In postelection strategy meetings, progressives everywhere are asking: Should we organize around race or class? Inevitably, someone answers, “Of course, we need to do both.” Heads nod. I disagree. The answer is not “both,” which presumes they are separable. Because racial division is a critical tool of class oppression, we cannot address one without the other. Most economic justice organizers on the Left, myself included, organize people of color around both race and class, but not white folks around race. In fact, we actively avoid it—with a few notable exceptions, like the faith-based group ISAIAH, which has successfully organized predominantly white churches in the Minnesota suburbs against racism. When we talk about how the system is set up to help rich people and hurt poor people, we mostly confine our racial analysis to the subpoint that communities of color are hurt more. But the reality goes beyond that: We must talk more about how wealthy, powerful people of all races (and the corporations they control) incite racism to win support for regressive economic policies. For example, the Right paints single Black mothers as “welfare queens” to gain white support for gutting programs like food stamps, even though the overwhelming majority of food stamp recipients are white. Poor white people are also harmed by corporate practices that are rooted in structural racism, like the sale of subprime mortgages. Banks and mortgage lenders aggressively targeted Black and Latino families with predatory subprime loans that were overpriced and highly risky. According to affidavits by workers at Wells Fargo, subprime mortgages were referred to within the bank as “ghetto loans” and their recipients called “mud people”. But even though banks targeted Black and Latino families for subprime mortgages, and these families were more likely than their white counterparts to receive them, the overwhelming majority of families who received subprime mortgages were white—and millions lost their homes.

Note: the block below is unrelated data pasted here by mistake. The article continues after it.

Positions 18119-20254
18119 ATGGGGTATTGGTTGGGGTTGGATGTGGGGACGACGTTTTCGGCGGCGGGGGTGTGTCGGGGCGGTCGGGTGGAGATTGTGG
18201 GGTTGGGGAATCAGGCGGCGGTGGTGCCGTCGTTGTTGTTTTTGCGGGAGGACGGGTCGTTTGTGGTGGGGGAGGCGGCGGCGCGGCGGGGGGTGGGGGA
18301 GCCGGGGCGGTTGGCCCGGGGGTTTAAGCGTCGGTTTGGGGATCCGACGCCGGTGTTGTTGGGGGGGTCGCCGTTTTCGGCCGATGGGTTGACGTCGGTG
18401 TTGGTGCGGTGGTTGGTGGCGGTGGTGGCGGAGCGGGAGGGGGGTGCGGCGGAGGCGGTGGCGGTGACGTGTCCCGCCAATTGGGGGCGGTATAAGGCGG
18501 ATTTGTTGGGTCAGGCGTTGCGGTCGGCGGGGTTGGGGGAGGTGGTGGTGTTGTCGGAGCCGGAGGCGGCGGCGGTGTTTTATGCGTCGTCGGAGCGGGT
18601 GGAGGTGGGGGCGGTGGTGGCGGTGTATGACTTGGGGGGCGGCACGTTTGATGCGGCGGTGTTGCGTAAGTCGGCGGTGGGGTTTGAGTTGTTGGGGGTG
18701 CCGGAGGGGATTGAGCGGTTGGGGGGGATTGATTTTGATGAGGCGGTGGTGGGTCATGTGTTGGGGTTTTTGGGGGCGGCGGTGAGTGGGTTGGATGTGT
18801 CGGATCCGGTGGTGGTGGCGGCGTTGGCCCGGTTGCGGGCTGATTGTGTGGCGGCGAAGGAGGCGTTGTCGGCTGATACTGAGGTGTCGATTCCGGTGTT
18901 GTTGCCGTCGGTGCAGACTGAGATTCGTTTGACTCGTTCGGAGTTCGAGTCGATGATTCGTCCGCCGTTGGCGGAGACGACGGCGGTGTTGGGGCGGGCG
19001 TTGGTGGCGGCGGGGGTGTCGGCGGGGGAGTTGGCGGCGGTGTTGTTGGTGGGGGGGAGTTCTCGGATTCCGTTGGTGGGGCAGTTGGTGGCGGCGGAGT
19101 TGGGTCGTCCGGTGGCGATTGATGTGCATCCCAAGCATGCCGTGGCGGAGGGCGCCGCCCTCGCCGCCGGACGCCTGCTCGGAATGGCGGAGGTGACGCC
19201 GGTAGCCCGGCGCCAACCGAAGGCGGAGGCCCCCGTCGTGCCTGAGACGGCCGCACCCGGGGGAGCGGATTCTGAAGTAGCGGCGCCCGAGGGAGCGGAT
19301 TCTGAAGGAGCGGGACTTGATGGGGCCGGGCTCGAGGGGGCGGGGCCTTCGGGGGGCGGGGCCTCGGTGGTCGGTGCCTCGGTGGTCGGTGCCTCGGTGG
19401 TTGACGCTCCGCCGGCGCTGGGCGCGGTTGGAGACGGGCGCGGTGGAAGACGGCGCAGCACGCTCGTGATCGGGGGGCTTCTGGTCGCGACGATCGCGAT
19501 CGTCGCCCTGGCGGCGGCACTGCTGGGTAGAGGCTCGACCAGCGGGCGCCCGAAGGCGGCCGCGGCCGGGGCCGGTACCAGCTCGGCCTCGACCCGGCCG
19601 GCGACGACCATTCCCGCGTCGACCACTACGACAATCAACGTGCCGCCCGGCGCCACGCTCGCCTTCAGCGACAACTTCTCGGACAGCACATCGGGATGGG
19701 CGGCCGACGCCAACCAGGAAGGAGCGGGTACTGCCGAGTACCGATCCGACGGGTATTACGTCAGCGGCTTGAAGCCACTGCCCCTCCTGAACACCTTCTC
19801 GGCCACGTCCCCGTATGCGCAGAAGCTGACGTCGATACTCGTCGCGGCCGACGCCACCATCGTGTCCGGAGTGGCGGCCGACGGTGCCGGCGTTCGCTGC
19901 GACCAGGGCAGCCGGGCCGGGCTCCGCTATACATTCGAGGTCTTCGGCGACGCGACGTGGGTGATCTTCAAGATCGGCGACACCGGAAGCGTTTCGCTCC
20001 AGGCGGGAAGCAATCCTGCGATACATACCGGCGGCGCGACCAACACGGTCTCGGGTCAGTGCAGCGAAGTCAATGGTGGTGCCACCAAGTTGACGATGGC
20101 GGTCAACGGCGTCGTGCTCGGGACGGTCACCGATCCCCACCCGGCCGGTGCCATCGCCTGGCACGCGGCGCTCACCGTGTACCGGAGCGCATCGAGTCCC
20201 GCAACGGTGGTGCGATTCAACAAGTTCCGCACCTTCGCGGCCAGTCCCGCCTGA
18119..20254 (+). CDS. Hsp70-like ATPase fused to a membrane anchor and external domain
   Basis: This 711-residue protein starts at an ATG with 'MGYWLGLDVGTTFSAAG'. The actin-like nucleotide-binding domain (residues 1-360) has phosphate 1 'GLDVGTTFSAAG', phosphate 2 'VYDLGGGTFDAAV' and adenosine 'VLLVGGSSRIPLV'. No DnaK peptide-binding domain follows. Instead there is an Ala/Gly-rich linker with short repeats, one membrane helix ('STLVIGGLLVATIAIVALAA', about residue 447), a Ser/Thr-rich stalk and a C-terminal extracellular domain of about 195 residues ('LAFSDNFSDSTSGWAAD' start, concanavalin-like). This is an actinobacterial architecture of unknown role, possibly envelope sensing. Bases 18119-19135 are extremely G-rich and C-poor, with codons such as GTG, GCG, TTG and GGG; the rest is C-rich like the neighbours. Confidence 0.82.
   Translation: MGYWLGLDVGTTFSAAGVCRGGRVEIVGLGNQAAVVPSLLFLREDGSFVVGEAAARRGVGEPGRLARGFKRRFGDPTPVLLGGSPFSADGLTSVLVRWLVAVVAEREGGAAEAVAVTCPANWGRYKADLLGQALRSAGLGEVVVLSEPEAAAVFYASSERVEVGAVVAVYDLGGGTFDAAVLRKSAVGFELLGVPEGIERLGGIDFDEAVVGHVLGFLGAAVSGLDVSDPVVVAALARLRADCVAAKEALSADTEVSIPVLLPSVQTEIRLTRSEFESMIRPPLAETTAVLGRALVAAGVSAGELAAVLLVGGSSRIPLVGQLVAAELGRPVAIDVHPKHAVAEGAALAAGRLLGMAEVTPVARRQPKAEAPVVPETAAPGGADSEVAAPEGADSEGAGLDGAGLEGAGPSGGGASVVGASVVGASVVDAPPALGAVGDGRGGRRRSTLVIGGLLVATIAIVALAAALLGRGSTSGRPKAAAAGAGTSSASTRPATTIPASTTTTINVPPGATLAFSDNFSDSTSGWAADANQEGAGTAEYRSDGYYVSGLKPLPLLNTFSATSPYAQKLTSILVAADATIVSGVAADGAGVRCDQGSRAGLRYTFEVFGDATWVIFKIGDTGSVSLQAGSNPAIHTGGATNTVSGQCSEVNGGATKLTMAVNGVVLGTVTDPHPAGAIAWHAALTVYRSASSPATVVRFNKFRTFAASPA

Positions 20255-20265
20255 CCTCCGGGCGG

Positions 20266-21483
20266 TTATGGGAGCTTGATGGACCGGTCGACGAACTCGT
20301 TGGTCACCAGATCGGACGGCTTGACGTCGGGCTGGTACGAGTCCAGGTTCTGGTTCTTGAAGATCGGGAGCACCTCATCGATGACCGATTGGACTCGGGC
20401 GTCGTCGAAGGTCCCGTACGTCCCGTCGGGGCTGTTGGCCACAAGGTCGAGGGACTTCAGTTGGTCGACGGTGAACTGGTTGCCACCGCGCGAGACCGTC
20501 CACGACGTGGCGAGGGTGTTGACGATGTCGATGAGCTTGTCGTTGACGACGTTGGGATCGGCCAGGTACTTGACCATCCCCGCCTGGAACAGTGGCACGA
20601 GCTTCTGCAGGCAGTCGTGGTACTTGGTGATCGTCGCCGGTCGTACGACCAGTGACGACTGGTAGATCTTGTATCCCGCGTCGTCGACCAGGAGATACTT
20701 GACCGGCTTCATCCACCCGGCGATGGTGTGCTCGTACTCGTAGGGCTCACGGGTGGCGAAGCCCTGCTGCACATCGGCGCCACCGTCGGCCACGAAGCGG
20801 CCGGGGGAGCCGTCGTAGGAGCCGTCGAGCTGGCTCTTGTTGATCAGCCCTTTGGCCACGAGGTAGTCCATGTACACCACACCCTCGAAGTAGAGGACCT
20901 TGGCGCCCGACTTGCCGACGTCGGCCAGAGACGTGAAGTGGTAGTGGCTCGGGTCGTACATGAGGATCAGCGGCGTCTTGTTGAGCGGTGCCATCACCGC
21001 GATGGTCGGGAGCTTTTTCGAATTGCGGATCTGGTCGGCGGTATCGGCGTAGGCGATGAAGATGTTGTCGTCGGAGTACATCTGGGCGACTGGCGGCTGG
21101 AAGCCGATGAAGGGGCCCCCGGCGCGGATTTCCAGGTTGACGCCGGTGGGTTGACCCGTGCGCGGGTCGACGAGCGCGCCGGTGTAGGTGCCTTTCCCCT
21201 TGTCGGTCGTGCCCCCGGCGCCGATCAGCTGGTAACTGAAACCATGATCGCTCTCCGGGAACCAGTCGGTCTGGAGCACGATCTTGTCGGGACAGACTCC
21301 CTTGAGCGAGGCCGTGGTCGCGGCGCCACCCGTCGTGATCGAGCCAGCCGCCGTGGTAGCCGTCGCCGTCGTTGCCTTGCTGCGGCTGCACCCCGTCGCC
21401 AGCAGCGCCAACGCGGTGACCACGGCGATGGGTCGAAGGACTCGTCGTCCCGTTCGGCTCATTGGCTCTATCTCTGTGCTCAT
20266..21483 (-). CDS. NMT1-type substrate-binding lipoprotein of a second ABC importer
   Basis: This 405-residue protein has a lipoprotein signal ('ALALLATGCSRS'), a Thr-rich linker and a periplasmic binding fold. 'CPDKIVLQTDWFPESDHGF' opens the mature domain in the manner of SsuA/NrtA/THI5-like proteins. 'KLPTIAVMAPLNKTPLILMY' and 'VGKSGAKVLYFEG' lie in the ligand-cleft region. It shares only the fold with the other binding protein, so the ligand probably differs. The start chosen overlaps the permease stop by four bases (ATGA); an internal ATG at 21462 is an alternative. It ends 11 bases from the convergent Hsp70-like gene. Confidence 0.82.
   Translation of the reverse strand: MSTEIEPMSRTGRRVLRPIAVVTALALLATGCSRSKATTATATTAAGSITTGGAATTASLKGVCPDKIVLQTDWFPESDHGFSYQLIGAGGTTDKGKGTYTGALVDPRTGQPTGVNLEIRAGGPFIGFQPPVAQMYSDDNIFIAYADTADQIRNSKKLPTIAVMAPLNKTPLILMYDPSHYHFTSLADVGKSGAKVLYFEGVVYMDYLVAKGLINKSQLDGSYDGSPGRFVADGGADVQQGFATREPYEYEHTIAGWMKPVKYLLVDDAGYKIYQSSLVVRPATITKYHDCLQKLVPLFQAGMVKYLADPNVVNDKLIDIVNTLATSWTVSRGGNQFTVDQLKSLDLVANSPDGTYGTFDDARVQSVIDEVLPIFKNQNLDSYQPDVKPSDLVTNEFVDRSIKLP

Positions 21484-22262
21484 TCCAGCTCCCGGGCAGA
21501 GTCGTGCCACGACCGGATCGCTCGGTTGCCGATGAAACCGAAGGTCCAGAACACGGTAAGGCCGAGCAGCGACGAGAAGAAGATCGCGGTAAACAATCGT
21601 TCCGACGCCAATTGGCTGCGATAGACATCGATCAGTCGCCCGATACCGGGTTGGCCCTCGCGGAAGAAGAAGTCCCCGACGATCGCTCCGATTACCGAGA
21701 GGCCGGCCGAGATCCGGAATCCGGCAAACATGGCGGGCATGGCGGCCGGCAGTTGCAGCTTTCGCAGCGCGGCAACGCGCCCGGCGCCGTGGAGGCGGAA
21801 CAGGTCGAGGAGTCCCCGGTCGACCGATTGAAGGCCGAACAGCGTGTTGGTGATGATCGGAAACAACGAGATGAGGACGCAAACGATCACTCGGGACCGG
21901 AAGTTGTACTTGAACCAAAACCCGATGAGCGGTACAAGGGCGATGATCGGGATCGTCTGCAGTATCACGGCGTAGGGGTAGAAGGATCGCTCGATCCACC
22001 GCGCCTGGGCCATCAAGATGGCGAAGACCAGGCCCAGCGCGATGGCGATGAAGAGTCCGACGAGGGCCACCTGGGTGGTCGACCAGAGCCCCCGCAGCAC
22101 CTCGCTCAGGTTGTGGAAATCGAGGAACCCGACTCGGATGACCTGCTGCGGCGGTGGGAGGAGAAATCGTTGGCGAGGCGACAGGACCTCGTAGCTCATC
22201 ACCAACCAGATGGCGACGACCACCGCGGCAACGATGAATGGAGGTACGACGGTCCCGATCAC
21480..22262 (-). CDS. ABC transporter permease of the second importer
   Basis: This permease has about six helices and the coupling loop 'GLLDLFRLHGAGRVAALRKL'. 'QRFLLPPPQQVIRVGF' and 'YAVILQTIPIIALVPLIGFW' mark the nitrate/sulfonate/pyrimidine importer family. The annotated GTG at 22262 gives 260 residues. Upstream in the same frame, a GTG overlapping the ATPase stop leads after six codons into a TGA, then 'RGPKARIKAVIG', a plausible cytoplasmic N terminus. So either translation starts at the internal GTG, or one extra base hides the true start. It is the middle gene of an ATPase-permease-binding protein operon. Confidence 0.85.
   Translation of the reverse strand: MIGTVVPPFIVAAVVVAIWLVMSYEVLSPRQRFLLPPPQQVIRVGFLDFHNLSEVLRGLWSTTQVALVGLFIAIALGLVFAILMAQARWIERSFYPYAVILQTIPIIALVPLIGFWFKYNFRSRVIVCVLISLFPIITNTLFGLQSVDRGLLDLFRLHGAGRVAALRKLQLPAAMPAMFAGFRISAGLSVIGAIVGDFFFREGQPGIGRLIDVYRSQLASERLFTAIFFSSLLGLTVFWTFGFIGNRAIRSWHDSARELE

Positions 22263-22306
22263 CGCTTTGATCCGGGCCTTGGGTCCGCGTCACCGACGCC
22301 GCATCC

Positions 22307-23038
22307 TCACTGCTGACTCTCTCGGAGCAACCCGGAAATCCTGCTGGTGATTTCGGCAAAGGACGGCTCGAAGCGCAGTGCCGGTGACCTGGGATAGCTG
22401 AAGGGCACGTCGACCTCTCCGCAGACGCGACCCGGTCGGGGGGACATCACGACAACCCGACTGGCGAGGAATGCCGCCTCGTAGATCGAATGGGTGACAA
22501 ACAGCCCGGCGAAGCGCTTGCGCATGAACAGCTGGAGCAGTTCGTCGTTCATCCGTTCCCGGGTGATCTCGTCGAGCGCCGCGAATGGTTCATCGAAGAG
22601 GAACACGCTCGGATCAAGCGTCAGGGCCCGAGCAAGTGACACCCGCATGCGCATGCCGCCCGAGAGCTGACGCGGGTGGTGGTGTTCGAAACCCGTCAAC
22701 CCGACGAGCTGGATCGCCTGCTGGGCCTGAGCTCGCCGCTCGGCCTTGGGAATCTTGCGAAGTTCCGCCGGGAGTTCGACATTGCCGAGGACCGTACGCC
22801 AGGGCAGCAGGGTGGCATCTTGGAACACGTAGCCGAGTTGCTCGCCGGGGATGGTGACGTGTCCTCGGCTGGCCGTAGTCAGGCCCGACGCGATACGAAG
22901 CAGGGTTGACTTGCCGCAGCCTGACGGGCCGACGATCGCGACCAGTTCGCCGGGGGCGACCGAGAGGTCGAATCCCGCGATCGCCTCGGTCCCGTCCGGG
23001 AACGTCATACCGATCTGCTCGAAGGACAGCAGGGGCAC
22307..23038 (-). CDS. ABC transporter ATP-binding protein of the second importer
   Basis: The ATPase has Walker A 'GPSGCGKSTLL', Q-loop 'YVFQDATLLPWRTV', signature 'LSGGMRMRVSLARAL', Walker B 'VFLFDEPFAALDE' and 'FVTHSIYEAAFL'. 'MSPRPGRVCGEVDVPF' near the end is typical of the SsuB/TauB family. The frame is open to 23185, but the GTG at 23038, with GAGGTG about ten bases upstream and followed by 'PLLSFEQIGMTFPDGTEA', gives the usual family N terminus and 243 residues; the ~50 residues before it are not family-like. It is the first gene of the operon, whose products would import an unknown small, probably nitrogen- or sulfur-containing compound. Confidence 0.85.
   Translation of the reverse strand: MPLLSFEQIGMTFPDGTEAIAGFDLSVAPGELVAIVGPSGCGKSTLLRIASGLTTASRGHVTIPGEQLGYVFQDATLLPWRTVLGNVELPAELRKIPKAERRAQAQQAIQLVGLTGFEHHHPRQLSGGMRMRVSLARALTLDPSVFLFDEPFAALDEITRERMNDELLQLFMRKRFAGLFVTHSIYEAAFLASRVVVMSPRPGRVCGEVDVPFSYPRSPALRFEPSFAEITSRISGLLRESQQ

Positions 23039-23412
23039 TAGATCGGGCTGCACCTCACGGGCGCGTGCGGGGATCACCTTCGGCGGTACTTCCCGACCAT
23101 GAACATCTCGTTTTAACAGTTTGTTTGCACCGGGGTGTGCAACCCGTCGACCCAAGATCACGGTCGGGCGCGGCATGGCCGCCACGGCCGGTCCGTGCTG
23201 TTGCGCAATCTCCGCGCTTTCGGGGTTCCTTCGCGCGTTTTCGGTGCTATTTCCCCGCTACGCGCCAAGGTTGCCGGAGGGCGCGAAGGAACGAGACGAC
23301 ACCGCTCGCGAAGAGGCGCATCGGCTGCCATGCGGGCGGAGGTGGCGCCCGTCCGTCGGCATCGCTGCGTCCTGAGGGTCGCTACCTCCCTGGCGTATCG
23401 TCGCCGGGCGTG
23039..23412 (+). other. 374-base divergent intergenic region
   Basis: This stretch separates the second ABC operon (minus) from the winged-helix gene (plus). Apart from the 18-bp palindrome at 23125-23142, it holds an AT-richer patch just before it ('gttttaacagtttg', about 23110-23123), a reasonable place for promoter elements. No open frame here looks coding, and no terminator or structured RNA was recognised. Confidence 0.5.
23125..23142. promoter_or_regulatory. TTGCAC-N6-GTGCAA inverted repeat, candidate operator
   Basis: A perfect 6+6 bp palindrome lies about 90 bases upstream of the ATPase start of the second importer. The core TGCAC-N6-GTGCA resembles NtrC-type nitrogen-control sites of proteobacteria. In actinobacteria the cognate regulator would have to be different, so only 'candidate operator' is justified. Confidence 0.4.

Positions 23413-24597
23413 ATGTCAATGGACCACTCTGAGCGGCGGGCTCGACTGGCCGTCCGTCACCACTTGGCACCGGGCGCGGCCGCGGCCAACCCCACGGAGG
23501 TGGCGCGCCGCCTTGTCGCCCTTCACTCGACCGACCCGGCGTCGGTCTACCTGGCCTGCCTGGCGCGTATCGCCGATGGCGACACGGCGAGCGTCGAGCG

Saqib Bhatti in The Only Way to Defeat Trump Is to Understand That Race and Class Are Inseparable (Inthesetimes)